There are alternatives to using an ALD, which should be considered and probably tried before deciding to use the ALD.
Students with APD should get “preferential seating”, which is often used for ADHD students as well. This means sitting near the teacher and/or instruction board or instruction area. The point is to reduce the amount of space and distractions between the student and the source of information. This is especially helpful if the student does some lip-reading (not everyone with APD is even aware they do this).
The teacher should be careful to not address the students when writing on the board. (Unfortunately, most teachers start out very conscientious, and then after a few days revert back to their old habits.) The student will have to get in the habit of asking, “What was that?” or “Can you repeat that?” or may have to advocate after the fact. Meaning, when everyone has started on the work, raising her hand, and then when the teacher comes by to talk with her, point out that the teacher was talking to the board (again) and she couldn’t understand everything. She could also have a special hand-signal to make when the teacher turns back around from the board, to alert the teacher of the missed communication.
Have the instructor turn on captions to broadcast media — these are good for the ESL students, and they help the other students catch the terms and spelling of details they need from the program. It’s best for the teacher to not point out that they are turning on the captions for your daughter specifically — just turn them on, and if anyone asks, simply explain that they are on so everyone can more easily understand the dialog. That’s the truth; there’s no one need for one person to be singled out.
As I referred to earlier, the classroom design can aggravate APD and ADHD difficulties. Not all of the problem should be set at the feet of the student!
“Noise” is composed of a number of factors. Most people just think of the volume (measured in decibels). But there is also the complexity factor — it’s hard to focus on one sound source when there are other sound sources going on at the same time. There is also the noise-to-signal-ratio factor where clarity is important, and clarity can be lost from not just background noise, but also echoes, unclear speech, and poor transmission equipment (fuzzy speakers, tinny receivers and so on).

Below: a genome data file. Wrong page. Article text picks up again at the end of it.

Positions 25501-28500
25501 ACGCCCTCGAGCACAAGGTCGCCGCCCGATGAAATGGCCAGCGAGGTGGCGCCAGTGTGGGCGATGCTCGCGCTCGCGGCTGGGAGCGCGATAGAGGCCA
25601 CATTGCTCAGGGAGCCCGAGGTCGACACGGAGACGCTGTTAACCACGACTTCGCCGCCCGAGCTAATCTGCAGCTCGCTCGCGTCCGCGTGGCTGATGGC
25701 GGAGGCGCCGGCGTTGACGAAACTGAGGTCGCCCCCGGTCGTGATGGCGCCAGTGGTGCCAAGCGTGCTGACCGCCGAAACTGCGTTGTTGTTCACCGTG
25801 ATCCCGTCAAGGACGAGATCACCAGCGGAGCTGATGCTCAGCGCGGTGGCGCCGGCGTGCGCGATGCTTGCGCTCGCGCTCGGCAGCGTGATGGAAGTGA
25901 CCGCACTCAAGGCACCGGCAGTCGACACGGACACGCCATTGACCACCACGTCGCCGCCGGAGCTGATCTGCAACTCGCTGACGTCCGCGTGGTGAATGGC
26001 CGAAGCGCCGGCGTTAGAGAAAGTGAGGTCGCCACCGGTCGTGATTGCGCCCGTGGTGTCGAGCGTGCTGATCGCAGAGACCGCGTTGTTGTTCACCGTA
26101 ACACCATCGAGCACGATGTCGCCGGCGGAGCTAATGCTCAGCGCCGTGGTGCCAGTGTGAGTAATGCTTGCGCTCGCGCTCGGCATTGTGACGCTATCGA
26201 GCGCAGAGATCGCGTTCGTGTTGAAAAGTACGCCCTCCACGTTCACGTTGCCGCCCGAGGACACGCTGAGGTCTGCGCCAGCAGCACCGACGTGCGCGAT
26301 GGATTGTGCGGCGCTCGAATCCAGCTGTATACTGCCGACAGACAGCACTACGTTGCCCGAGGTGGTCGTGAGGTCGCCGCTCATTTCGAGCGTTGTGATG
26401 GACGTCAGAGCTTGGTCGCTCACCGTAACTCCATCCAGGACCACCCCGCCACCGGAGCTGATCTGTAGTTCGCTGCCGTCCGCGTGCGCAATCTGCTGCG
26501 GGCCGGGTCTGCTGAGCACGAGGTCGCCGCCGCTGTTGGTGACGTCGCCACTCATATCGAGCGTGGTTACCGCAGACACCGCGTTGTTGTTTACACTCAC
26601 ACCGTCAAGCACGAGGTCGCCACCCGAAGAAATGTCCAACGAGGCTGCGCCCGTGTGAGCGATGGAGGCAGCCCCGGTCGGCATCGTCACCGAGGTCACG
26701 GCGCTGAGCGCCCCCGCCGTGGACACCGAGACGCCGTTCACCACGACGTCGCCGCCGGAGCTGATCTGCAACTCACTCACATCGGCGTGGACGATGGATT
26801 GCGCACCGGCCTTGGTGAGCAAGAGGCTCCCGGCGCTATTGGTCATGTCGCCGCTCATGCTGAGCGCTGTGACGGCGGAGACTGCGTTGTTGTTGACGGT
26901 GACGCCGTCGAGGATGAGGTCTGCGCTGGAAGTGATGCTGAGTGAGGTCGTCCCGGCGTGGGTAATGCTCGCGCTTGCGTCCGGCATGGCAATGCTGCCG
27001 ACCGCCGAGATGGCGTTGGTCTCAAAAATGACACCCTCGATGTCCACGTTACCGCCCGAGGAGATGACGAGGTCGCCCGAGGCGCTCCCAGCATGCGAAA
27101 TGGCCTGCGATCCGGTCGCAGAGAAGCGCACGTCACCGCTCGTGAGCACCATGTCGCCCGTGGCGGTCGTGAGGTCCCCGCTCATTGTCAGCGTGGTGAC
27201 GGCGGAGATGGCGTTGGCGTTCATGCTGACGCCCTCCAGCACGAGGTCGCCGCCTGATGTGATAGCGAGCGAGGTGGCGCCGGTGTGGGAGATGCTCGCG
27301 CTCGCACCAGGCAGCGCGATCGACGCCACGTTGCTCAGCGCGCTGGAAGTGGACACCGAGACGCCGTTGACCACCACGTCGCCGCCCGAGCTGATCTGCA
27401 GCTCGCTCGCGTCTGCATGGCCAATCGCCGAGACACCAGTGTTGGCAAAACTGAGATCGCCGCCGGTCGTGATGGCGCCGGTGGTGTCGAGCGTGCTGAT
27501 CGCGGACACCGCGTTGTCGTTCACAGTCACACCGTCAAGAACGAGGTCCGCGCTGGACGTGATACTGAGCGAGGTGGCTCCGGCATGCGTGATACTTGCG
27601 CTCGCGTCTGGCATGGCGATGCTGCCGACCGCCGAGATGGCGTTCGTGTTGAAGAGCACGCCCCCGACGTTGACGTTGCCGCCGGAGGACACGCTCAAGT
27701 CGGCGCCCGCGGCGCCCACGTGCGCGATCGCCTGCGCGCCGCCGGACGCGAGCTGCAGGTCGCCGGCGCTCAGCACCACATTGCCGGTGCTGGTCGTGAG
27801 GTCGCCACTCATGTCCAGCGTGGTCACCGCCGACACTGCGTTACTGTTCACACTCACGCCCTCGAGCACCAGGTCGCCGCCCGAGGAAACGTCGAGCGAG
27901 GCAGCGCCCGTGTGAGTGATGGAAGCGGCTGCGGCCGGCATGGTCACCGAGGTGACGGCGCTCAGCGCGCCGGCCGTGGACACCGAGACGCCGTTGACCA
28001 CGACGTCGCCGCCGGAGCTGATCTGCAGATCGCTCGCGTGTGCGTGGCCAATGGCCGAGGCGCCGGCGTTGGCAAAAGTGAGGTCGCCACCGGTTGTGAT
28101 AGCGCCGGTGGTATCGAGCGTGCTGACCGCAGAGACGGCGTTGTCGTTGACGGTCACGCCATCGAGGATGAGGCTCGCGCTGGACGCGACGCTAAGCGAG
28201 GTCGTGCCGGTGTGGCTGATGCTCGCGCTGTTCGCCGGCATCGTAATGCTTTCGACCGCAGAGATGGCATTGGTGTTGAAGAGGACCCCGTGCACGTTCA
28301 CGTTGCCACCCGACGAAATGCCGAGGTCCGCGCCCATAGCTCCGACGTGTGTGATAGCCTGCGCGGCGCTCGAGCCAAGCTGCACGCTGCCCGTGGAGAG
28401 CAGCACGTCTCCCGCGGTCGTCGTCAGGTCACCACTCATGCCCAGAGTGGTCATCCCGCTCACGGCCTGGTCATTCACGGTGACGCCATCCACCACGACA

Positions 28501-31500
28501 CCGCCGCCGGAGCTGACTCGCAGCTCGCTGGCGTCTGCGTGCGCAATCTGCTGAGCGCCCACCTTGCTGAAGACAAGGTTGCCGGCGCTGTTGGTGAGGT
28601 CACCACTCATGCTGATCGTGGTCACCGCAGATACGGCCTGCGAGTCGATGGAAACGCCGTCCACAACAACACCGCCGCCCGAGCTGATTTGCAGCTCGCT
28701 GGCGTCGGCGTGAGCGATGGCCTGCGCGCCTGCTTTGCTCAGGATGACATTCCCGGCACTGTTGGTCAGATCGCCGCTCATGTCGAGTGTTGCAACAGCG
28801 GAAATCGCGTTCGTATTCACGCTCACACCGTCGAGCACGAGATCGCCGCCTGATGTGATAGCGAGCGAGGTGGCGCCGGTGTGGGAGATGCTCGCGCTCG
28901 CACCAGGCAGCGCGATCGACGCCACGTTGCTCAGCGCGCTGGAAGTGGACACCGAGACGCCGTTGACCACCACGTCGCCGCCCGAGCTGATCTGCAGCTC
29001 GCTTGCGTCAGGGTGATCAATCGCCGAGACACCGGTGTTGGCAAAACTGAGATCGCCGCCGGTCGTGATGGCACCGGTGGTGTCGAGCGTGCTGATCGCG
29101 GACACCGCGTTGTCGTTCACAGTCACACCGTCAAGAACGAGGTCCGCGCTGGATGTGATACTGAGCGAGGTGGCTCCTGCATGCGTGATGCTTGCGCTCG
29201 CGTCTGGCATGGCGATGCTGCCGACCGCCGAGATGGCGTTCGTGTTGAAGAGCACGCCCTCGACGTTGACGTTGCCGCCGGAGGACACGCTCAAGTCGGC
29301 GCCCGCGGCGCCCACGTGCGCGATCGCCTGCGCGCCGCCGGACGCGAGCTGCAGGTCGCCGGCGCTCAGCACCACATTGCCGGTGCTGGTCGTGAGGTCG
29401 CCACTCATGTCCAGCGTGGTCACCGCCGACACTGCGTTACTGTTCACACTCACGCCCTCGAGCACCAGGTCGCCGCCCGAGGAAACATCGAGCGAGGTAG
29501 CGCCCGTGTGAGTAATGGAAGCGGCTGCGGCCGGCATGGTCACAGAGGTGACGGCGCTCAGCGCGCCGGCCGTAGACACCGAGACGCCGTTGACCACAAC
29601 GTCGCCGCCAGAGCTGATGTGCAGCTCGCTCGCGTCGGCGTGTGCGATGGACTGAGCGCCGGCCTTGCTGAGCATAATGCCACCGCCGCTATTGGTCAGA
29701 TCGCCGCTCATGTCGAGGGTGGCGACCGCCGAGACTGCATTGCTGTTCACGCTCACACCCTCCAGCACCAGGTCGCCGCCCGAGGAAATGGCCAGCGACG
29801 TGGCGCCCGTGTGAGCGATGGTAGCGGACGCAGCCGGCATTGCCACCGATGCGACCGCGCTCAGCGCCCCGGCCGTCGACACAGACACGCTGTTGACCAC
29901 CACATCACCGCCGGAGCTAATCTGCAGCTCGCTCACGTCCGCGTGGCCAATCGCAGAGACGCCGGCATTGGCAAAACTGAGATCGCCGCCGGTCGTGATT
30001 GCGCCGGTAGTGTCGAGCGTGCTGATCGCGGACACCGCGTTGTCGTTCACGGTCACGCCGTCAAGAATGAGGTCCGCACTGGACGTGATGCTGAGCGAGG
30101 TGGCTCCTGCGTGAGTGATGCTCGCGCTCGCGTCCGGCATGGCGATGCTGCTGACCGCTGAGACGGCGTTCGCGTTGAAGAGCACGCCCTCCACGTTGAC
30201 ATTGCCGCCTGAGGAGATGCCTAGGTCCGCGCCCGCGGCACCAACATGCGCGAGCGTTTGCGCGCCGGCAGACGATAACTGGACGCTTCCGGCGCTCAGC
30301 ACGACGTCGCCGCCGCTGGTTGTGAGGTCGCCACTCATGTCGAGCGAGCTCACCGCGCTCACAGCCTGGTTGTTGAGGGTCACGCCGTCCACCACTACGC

ALDs are often recommended because the student (or employee) is having trouble hearing or understanding because the room is atmospherically noisy. This is in large part due to bad environmental design — too many hard surfaces, noisy HVAC (air conditioners, radiators, fans), various kinds of equipment, lots of voices at once and so on. Please note that “noisy equipment” does not mean it has to be loud by OSHA standards — students who are distractible and/or have APD problems and/or hyperacussis will find the noise levels in an average classroom to be more of a problem than many of their peers. (This also applies to many students with autism.)
Things like area rugs, draperies and acoustic tiles (or new, much more effective acoustic tiles) will help muffle a lot of the echo and reverberation. Turning off equipment when it’s not being used helps more than people realise, and is also important to save energy. If there are times when multiple instruction is going on (for example, an aide helping a few students) then setting up an area with a couple of those portable, upholstered cubicle-type dividers will help not only your student, but also be more effective for the aide and the other students. It’s always easier to “sell” an idea when the benefits to numbers of people are described.
I don’t believe that students with ADHD or APD should not even be in settings with the “open classroom” design that was in vogue some decades ago, as having several different classes and multiple instructions and larger numbers of students milling around is just too much to deal with effectively. Schools that have tried to retrofit open classroom areas into individual classrooms often end up with inadequate materials (due to budgetary issues). Unfortunately, merely pulling a folding divider wall between two rooms does not adequately damp all the noise that seeps through. A suspended (common) ceiling that is sometimes added along with the partitions does not effectively mute sound, but rather serves to transmit the sounds from one room to the next.